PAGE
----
Note: Most Internet Explorer 8 users encounter issues playing the presentation videos. Please update your browser or use a different one if available.

Association Between Sensory Behavior and Pupillary Light Reflex in Children with Autism Spectrum Disorders

Friday, 3 May 2013: 14:00-18:00
Banquet Hall (Kursaal Centre)
C. L. Daluwatte1, J. H. Miles2, J. Sun3 and G. Yao4, (1)Department of Biological Engineering, University of Missouri, Columbia, MO, (2)Thompson Center at the University of Missouri, Columbia, MO, (3)Department of Statistics, University of Missouri Columbia, Columbia, MO, (4)Department of Biological Engineering, University of Missouri Columbia, Columbia, MO
Background:  Atypical pupillary light reflexes (PLR) have been observed in children with autism spectrum disorders (ASD), suggests potential autonomic nervous system (ANS) dysfunction in ASD. ANS is also involved in modulating sensory processing and sensory processing problems are widely reported in children with ASD. However, the potential correlations between physical measurements (e.g. PLR) and behavioral observations (e.g. sensory) have rarely been examined in literature.

Objectives:   To study the association between sensory behavior and PLR parameters in children with ASD. 

Methods:  We examined PLR in 259 children including 152 with ASD (age 10.7±3.4 years) and 107 with typical development (TD) (age 10.9 ± 2.9 years). The test was conducted in both light adapted (LA) and dark adapted (DA) conditions using a two channel binocular apparatus. To quantify PLR responses, five basic PLR parameters were extracted including resting pupil diameter, relative constriction amplitude, latency, constriction velocity and redilation velocity.  The parent or guardian completed a 29-item questionnaire adapted from Dunn (1994) designed to evaluate sensory behavior. Linear correlations were first applied to analyze the association between PLR parameters and sensory total score. Linear regression was then used to investigate whether variations in PLR parameters can be explained by a combination of sensory behaviors. The partial least squares (PLS) regression was performed to select a subset of sensory behaviors as predictor variables that can explain the maximum variance in PLR parameters.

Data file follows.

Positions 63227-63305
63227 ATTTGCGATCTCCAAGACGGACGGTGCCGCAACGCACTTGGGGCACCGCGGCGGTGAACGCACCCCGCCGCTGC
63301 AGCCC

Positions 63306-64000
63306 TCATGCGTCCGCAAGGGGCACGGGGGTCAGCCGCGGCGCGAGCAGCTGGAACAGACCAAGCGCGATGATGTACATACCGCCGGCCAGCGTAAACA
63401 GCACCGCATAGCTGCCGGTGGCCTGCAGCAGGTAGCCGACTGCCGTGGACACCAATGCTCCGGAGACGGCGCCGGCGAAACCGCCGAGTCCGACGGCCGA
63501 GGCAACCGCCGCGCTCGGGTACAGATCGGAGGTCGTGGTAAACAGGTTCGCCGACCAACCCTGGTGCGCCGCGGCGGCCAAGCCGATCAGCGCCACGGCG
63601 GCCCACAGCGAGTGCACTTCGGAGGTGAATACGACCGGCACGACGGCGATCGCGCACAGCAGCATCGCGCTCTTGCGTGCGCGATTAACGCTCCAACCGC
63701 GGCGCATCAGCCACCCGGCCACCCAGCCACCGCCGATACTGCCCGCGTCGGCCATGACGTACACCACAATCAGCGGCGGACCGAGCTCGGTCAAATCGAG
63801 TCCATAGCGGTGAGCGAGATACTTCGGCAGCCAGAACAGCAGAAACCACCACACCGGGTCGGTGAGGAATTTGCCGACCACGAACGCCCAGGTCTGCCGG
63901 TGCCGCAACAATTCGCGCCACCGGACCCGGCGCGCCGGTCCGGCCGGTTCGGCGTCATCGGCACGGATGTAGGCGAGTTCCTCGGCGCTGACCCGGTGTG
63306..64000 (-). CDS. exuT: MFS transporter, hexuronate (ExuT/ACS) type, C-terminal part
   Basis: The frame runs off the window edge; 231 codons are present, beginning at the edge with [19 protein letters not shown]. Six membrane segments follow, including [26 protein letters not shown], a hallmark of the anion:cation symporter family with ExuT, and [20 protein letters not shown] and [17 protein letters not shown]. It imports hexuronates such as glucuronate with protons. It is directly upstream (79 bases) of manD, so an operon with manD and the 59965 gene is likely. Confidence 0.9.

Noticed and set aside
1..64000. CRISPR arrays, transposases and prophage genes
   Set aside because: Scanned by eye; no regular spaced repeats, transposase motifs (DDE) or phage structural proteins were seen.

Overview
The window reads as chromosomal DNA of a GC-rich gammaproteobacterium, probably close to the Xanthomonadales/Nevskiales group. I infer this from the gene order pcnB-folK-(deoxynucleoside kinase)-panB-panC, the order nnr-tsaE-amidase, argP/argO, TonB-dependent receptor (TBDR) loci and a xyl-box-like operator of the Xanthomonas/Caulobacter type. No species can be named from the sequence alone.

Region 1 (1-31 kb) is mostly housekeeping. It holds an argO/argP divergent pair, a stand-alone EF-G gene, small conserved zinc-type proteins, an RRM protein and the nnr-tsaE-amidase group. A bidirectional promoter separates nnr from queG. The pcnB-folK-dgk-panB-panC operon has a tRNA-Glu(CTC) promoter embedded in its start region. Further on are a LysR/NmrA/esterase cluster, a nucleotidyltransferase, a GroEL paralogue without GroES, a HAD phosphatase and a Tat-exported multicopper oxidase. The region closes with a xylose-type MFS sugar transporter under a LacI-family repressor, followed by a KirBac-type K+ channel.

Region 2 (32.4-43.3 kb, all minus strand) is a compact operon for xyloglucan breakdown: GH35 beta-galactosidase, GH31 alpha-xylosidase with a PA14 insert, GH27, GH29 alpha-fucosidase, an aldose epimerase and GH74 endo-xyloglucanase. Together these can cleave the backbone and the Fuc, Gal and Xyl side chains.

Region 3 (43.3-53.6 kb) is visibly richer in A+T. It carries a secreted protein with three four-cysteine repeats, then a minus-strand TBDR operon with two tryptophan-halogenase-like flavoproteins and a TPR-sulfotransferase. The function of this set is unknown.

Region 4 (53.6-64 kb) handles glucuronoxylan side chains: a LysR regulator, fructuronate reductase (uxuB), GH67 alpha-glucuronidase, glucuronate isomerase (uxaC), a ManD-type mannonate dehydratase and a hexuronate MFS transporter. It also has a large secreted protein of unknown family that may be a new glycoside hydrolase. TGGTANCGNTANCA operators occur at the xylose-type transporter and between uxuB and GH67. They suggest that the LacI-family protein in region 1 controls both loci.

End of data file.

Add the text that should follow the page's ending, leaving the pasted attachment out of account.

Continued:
Results:  PLR constriction amplitude correlated with the sensory total score (r ≈ 0.3, p < 0.02) in the ASD group but not in the typically developing group (p > 0.05). No correlation was found between sensory total score and other PLR parameters. PLR constriction amplitude obtained in the ASD group at the highest stimulus intensity in light adaptation was best predicted in our regression analysis using the sensory item “Avoids getting messy” (b = 1.4 p=0.017) and “Has difficulty paying attention” (b =1.8 p=0.005). Post-hoc one-way ANOVA revealed significant effects from items “Avoids getting messy” (F=4.93 p=0.028) and “Has difficulty paying attention” (F=7.05 p=0.0088) on PLR constriction amplitude in the ASD group. Children with ASD who reported “rarely” or “never” on the aforementioned two items had greater PLR constriction amplitude than those who reported “always”. In the PLS regression model, the above two items plus 7 others were selected and can explain 11.1% of the data variance in PLR constriction amplitude.

Conclusions: A weak but significant correlation existed between PLR constriction amplitude and sensory total score in the ASD group but not in typically developing children. Lower PLR constriction amplitude suggests lower parasympathetic modulation. This observation implied that the abnormal sensory behavior in children with ASD could be associated with lower parasympathetic modulation.

| More